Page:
That’s right – we’re one of only three countries on the planet that does not provide its citizens with a guaranteed right of paid maternity leave.
But it doesn’t stop there; 74 countries
offer paid paternity leave, too, with 31 of those nations guaranteeing 14 weeks to new fathers.
We’re also notably absent from the list of 48 countries
that guarantee paid time off to parents who need to care for sick children.
It gets a lot worse for U.S. workers, too; 163 countries have paid sick leave
, not limited to maternity, as a basic right – but not the United States. Even though 86 percent
of the population says it should be guaranteed – even 81 percent of those who self-identify as conservative – we’re still far behind the rest of the world.
Federal government employees have that right (and so does the state of Connecticut recently, due to campaigns by that state’s Working Families Party
), but everyone else in the private sector is left at the mercy of their employers.
That mercy ain’t much, either – 16 percent
of American workers say that they or at least one of their relatives has been punished by employers, reprimanded, or even fired because of missing work due to an illness.
In this election year, let’s keep basic labor rights included in the questions we ask candidates. Make sure they defend these rights and freedoms in the Land of the Free, and help the United States join the rest of the modern world.
And if the candidates you speak with disagree? Tell them there’s plenty of room for their kind over in Papua New Guinea and Swaziland.
Little did Donna Dewitt know of the wave of troubles and ill will her demeaning and insensitive actions last week would bring upon the nation.
Instead of the intended results of a shower of candy, smacking a piñata bearing the image of South Carolina governor Nikki Haley produced a spill of animosity instead.
But while outgoing state AFL-CIO president Dewitt has had to answer for her completely cruel behavior on national news, it appears that a completely new stick is wildly swinging across the country in hopes of gaining its own sweets and treats.
Today, country music legend Willie Nelson filed suit against a piñata manufacturer for producing stuffed dolls in his image. Joining Nelson are pop star Justin Bieber and Knicks point guard Jeremy Lin, whose likenesses are also borne by best-selling piñatas.
DC Comics will be joining this trend, its attorneys announced this morning, and to protect the image of its Batman character. “He’s, like, undefeatable,” the company’s attorney said. “To have kids whack him with a stick is – you know, an insult to his character, no matter what goodies the piñata gives them in exchange.”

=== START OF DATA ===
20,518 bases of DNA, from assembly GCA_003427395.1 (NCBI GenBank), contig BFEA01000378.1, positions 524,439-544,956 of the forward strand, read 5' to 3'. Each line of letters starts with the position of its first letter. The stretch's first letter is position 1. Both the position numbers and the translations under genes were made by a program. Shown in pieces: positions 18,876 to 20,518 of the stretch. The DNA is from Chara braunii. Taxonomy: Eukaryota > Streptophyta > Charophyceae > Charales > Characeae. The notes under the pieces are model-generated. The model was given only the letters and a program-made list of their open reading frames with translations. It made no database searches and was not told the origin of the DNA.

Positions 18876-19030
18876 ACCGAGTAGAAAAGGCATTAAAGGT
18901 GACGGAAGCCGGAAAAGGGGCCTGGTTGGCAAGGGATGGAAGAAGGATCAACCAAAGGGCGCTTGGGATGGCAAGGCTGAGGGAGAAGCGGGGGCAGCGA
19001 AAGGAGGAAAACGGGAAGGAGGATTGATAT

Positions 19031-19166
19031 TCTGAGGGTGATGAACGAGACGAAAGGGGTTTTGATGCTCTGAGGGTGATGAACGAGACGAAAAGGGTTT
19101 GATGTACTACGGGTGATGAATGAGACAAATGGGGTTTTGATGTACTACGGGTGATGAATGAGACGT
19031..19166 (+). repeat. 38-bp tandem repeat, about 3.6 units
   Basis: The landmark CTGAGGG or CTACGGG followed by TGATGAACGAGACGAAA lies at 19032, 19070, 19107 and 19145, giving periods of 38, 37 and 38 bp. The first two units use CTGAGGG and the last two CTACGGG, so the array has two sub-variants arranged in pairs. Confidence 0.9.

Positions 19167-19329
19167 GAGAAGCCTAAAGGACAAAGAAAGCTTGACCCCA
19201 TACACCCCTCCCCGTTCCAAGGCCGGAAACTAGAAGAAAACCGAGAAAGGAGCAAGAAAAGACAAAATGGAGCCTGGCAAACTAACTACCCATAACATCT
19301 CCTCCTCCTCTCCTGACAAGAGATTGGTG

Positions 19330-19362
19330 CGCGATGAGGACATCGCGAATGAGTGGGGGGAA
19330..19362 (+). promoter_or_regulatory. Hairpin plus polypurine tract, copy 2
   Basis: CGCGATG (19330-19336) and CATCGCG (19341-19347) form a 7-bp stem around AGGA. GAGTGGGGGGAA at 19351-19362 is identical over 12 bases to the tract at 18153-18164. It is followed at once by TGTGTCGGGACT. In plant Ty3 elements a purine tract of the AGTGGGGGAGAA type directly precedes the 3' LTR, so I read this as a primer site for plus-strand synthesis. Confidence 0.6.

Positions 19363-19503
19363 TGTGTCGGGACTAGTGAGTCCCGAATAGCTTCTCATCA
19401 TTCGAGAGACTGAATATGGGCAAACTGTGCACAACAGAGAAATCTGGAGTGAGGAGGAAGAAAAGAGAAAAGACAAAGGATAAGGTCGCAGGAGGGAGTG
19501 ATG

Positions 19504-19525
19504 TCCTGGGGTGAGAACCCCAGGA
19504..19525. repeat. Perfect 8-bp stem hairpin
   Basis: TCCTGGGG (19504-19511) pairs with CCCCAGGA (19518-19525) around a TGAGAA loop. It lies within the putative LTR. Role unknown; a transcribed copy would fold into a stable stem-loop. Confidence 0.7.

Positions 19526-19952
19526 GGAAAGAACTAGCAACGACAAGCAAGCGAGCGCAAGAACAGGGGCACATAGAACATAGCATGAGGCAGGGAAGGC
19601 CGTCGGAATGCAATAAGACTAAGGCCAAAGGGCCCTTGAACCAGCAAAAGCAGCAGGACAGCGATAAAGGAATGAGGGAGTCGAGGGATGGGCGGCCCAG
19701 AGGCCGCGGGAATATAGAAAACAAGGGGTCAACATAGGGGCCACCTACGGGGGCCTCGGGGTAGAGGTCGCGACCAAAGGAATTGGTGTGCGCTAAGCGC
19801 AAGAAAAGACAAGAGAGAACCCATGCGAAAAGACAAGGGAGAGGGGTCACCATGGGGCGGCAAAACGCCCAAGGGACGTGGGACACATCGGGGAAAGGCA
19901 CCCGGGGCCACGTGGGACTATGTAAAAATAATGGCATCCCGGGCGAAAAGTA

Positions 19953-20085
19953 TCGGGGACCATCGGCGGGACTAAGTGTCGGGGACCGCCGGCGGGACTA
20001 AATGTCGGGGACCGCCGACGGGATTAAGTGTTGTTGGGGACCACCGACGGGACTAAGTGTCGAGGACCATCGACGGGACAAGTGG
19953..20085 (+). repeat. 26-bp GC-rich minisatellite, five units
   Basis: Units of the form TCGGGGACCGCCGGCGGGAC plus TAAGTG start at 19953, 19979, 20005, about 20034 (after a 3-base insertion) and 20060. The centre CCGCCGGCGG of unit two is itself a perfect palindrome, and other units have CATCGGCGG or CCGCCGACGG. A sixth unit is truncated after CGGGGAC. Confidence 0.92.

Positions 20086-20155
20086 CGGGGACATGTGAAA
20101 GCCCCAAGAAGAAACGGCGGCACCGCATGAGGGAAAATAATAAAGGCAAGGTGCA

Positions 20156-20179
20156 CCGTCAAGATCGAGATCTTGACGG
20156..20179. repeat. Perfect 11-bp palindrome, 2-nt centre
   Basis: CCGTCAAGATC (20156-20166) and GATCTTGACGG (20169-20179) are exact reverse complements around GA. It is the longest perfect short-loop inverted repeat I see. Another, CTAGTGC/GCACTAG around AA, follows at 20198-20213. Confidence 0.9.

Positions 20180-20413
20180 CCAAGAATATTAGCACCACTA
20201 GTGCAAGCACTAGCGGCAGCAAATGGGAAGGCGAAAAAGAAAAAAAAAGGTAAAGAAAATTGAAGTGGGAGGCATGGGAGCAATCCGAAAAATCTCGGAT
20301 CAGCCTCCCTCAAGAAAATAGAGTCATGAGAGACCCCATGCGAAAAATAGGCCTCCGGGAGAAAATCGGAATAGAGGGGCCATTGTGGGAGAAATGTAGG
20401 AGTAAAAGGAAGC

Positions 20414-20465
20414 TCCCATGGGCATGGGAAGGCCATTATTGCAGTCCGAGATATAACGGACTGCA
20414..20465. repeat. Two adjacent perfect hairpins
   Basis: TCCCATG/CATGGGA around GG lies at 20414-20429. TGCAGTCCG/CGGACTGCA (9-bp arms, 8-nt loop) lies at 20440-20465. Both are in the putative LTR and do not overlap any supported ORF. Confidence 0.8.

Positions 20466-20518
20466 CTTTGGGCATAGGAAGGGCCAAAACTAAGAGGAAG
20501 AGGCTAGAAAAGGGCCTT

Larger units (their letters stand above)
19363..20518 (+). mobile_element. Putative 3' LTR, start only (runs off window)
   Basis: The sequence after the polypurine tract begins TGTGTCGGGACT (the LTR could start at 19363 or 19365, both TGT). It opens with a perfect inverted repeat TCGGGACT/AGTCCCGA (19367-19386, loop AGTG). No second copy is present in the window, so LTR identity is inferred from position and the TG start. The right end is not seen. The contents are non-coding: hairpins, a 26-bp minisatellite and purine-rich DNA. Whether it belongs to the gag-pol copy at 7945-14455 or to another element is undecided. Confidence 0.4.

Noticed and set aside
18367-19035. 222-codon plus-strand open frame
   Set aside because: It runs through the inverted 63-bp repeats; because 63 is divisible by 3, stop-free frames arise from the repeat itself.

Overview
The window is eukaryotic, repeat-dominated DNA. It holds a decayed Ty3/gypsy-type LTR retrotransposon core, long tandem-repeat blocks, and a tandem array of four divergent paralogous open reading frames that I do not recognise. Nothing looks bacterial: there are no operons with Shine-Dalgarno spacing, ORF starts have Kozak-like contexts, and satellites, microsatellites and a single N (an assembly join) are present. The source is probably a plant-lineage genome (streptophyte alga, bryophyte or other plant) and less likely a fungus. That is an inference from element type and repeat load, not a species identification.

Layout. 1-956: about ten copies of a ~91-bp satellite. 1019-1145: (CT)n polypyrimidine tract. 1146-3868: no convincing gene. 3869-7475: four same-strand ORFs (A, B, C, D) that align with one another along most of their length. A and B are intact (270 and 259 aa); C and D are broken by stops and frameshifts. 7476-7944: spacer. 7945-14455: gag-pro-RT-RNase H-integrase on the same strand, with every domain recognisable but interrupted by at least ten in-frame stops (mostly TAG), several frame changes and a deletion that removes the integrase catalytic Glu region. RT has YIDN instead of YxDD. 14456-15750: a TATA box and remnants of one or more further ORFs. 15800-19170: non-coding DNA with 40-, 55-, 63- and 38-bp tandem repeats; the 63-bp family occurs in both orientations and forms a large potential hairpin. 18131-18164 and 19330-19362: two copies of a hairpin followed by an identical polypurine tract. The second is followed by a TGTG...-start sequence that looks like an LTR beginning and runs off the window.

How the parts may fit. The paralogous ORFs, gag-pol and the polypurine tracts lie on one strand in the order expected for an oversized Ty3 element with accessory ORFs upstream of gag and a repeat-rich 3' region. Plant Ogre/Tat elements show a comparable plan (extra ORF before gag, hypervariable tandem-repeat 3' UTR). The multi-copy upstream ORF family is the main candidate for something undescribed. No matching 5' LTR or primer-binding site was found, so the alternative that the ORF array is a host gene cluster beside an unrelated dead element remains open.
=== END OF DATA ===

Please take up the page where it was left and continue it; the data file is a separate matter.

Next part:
Further indicating the severity of the cruelness Dewitt instigated, hundreds of children across the country have filed class-action against a senseless company that produces a piñata in the image of their Sesame Street pal Elmo.
A couple who recently separated just hours after their wedding ceremony are planning to file complaint as well, blaming their irreparable differences on the bride and groom piñata featured at their wedding reception.
(from www.pinatacasa.com and www.worldofpinatas.com)
Joining this trend, the national Republican Party has filed suit against a company for producing piñatas in the image of its elephant logo. The consumers of that particular piñata have filed a counter-suit, however, complaining that the GOP piñata only produced IOUs and pink slips.
In what appears to be last-second stab at redemption by the person who started all this, Dewitt has also filed suit, and on behalf of all the workers – both employed and unemployed – in South Carolina.
In her complaint, Dewitt states that she injured her back while attempting to open the piñata that carried an image of the governor. “If Haley’s skull wasn’t that thick, all of us wouldn’t be in so much pain right now,” Dewitt said.
(if you can't recognize this to be satire - let me show you this stick I have)
NAFTA was supposed to be an agreement to benefit trade in the U.S. Instead, it's only taken away American employment.
Ever hear folks at political events hollering for "free trade?" Remind them of how much free trade just with two countries has cost us so far.
John Gage, International President of the American Federation of Government Workers, came to town today to take on the latest anti-labor tauntings of Tim Scott,
the freshman representative of South Carolina's 1st Congressional District. And joining Gage for demonstration outside of Scott's Charleston office were the local Longshoremen, Communication Workers, AFL-CIO, other labor unions, and even yours truly. Recently, Scott introduced a bill he calls the "Employee Empowerment Act." Despite that title, it doesn't exactly give any power or freedom; in fact, it does just the opposite. If passed, it would block federal employees from paying union dues directly from their paychecks. Thus, instead of providing any "empowerment," the act would only rest
rict the freedom of government employees to pay dues in a convenient format of their own choice. And taking away a freedom of choice ain't exactly empowering, now is it?And H.R. 2145 isn't Scott's first